• While a bumper crop in soy beans and corn is expected, farm income is predicted to decline for the fourth year in a row. According to the WSJ, “the USDA expects farmers to make half as much money this year as they did in 2013.” Farm prices peaked in Henderson in 2014 and have been trending down.

  • From 2000 to 2017, Henderson’s poverty increased by 42.9% when measured by the U.S. Census Small Area Income and Poverty Estimates, but it has improved since 2015.

  • When measured by average weekly wage from just before the 2008 recession to 2015, Henderson’s wage growth was 18%, placing 8th out of 11 area counties.

  • When measured by job growth from just before the 2008 recession to 2015, Henderson’s job growth was -3.5% placing it 9th out of 11 area counties.

  • Players Club golf course closed.

Good News

  • Henderson County Schools are performing above the predicted level when measured by ACT score and adjusted for both poverty and the presence of an independent school system. Their ACT score was 19.8 despite a poverty level of 23.8%.

  • Migration data from the IRS do not show a big disparity in incomes between those individuals moving to Henderson and those moving from Henderson. My working theory was that high earners were moving to either Warrick or Daviess. Again, this was not substantiated. Time constraints prevented a fuller analysis and people rarely want to read about non-discoveries. Still, it is significant.

  • Henderson is ranked relatively high when compared to other Kentucky counties on the county level “Innovation Index.” This distinction is something to be celebrated. For more information, see the CBER 2016 report.

Kentucky County Innovation Index

Areas of Concern

Economic problems eventually show up on the financials of lenders. With the dramatic changes in Henderson economic activity, local banks are likely to see the next wave of fallout. I’ve been monitoring closely the FDIC performance ratios at the local banks. Nothing to report so far, but those banks with the most exposure to the Henderson economy are likely to be under pressure.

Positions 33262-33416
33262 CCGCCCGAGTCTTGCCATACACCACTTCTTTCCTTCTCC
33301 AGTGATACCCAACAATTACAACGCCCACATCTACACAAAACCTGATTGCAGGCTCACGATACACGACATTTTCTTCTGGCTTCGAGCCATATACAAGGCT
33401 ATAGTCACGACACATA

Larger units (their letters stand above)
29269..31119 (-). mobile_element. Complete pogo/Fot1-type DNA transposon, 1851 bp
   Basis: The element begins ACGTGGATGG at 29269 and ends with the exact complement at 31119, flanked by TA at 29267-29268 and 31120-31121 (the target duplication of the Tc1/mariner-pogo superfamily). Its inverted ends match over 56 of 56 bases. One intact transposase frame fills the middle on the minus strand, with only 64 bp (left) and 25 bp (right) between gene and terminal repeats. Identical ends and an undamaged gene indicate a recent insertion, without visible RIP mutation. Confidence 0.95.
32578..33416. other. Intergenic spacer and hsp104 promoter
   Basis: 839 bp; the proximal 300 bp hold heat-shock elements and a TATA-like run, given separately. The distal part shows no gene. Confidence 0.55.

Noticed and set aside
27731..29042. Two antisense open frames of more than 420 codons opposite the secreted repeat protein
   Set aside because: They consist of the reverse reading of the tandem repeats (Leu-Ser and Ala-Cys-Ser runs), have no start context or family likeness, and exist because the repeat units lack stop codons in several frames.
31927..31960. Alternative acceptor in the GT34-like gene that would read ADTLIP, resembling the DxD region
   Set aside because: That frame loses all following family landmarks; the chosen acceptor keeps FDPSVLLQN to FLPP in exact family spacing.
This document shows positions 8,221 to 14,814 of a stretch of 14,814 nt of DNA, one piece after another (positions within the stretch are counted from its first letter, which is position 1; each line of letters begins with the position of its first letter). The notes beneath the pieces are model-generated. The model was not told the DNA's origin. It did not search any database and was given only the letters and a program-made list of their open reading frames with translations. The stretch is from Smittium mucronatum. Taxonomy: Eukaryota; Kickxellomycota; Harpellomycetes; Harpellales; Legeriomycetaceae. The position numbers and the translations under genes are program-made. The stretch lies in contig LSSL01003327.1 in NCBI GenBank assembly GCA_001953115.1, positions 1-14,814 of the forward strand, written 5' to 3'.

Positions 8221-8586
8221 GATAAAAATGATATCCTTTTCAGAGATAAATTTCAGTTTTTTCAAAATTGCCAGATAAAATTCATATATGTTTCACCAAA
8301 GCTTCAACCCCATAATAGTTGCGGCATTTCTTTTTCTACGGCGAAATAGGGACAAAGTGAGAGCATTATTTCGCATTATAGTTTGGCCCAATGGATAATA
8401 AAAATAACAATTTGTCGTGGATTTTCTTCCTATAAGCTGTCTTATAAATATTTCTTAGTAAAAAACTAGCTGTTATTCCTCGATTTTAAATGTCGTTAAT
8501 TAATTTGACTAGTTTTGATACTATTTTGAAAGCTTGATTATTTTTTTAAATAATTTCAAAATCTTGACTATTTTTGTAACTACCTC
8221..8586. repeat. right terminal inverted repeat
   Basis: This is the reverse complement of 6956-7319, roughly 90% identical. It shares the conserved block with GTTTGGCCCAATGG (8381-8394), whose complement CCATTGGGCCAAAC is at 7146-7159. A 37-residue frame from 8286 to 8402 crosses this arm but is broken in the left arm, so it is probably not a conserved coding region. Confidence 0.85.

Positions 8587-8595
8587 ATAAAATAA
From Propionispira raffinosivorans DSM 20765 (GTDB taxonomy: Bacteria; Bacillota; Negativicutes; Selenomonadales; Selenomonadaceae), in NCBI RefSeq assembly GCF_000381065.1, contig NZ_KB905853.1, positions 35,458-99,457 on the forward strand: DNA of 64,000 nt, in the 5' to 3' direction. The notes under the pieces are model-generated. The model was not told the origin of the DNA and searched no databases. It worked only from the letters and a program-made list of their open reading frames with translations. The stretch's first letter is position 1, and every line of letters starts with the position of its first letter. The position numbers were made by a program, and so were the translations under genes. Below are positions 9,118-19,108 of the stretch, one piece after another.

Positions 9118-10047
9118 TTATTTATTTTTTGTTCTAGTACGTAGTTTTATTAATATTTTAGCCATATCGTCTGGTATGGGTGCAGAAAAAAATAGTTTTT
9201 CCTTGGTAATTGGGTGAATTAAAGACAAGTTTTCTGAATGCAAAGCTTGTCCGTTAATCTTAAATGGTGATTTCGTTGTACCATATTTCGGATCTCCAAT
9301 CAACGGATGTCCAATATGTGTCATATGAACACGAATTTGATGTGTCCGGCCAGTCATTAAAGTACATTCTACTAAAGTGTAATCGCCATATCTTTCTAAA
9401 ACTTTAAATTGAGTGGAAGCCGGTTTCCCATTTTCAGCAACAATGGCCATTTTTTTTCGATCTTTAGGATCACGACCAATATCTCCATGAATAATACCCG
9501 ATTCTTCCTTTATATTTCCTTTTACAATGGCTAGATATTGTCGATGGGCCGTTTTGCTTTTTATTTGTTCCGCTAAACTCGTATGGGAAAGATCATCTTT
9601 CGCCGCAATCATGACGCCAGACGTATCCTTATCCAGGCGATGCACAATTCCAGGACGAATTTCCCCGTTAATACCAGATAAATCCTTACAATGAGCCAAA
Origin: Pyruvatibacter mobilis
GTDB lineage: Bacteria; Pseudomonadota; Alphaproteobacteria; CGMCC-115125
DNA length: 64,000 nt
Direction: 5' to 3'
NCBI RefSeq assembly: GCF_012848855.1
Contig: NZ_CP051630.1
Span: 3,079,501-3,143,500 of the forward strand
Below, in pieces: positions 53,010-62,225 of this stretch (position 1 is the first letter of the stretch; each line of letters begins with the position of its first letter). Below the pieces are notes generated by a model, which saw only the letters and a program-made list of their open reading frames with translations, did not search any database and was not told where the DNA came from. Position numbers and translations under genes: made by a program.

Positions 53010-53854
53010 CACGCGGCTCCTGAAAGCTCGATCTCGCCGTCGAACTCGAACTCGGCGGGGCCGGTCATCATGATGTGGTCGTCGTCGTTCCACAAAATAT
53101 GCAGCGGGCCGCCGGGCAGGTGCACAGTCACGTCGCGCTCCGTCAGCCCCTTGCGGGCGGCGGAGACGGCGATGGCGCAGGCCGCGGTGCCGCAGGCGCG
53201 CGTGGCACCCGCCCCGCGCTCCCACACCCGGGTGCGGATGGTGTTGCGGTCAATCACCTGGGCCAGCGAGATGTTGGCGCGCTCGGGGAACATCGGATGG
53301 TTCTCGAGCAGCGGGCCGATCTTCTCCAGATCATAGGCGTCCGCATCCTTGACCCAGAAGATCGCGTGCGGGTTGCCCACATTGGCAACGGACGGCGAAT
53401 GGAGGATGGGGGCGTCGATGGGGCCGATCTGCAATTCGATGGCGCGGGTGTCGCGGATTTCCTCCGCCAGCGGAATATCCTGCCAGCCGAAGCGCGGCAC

Conclusion

Most Henderson leaders have remained quiet; one, Magistrate George Warren, acknowledged the challenge (see his letter to the editor); and yet others have chosen style over substance, showmanship instead of accuracy and bluster before candor. One wonders how much longer the public will tolerate messaging that diverges from their every day experience.

While some people have done well in Henderson, it is more accurate to say that economic conditions have deteriorated over the past decade or more. Persistently misrepresenting the current state of Henderson undermines pubic policy initiatives and disregards the economic concerns of many Henderson citizens.

It’s time to get serious about public policy responses and reexamine stale economic development strategies. Henderson needs to get its “swagger back” and a number public policy ideas will follow in the “Hendo Swagger Back” series. (Make sure to differentiate those that criticize from those that offer actual, concrete and constructive ideas).